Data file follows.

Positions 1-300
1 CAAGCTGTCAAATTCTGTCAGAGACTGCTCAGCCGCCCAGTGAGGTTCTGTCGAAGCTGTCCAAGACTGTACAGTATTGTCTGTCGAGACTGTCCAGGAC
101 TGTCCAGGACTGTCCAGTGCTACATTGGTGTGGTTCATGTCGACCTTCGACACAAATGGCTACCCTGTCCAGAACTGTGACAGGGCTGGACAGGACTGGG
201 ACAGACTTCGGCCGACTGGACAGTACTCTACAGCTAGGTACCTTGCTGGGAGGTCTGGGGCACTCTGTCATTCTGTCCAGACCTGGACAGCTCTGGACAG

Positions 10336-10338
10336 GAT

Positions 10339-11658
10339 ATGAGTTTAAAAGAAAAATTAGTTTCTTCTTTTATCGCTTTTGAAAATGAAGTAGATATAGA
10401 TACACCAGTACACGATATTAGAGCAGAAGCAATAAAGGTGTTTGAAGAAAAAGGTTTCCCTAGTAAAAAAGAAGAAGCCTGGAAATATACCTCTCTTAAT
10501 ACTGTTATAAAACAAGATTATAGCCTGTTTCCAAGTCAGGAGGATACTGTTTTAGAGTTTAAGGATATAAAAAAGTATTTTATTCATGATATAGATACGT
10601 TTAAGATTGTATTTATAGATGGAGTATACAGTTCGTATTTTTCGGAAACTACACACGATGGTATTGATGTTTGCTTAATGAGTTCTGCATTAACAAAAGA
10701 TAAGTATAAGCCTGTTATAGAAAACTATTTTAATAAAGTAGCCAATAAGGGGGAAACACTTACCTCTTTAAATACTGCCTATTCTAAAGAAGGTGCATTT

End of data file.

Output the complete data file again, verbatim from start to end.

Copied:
Positions 1-300
1 CAAGCTGTCAAATTCTGTCAGAGACTGCTCAGCCGCCCAGTGAGGTTCTGTCGAAGCTGTCCAAGACTGTACAGTATTGTCTGTCGAGACTGTCCAGGAC
101 TGTCCAGGACTGTCCAGTGCTACATTGGTGTGGTTCATGTCGACCTTCGACACAAATGGCTACCCTGTCCAGAACTGTGACAGGGCTGGACAGGACTGGG
201 ACAGACTTCGGCCGACTGGACAGTACTCTACAGCTAGGTACCTTGCTGGGAGGTCTGGGGCACTCTGTCATTCTGTCCAGACCTGGACAGCTCTGGACAG

Positions 10336-10338
10336 GAT

Positions 10339-11658
10339 ATGAGTTTAAAAGAAAAATTAGTTTCTTCTTTTATCGCTTTTGAAAATGAAGTAGATATAGA
10401 TACACCAGTACACGATATTAGAGCAGAAGCAATAAAGGTGTTTGAAGAAAAAGGTTTCCCTAGTAAAAAAGAAGAAGCCTGGAAATATACCTCTCTTAAT
10501 ACTGTTATAAAACAAGATTATAGCCTGTTTCCAAGTCAGGAGGATACTGTTTTAGAGTTTAAGGATATAAAAAAGTATTTTATTCATGATATAGATACGT
10601 TTAAGATTGTATTTATAGATGGAGTATACAGTTCGTATTTTTCGGAAACTACACACGATGGTATTGATGTTTGCTTAATGAGTTCTGCATTAACAAAAGA
10701 TAAGTATAAGCCTGTTATAGAAAACTATTTTAATAAAGTAGCCAATAAGGGGGAAACACTTACCTCTTTAAATACTGCCTATTCTAAAGAAGGTGCATTT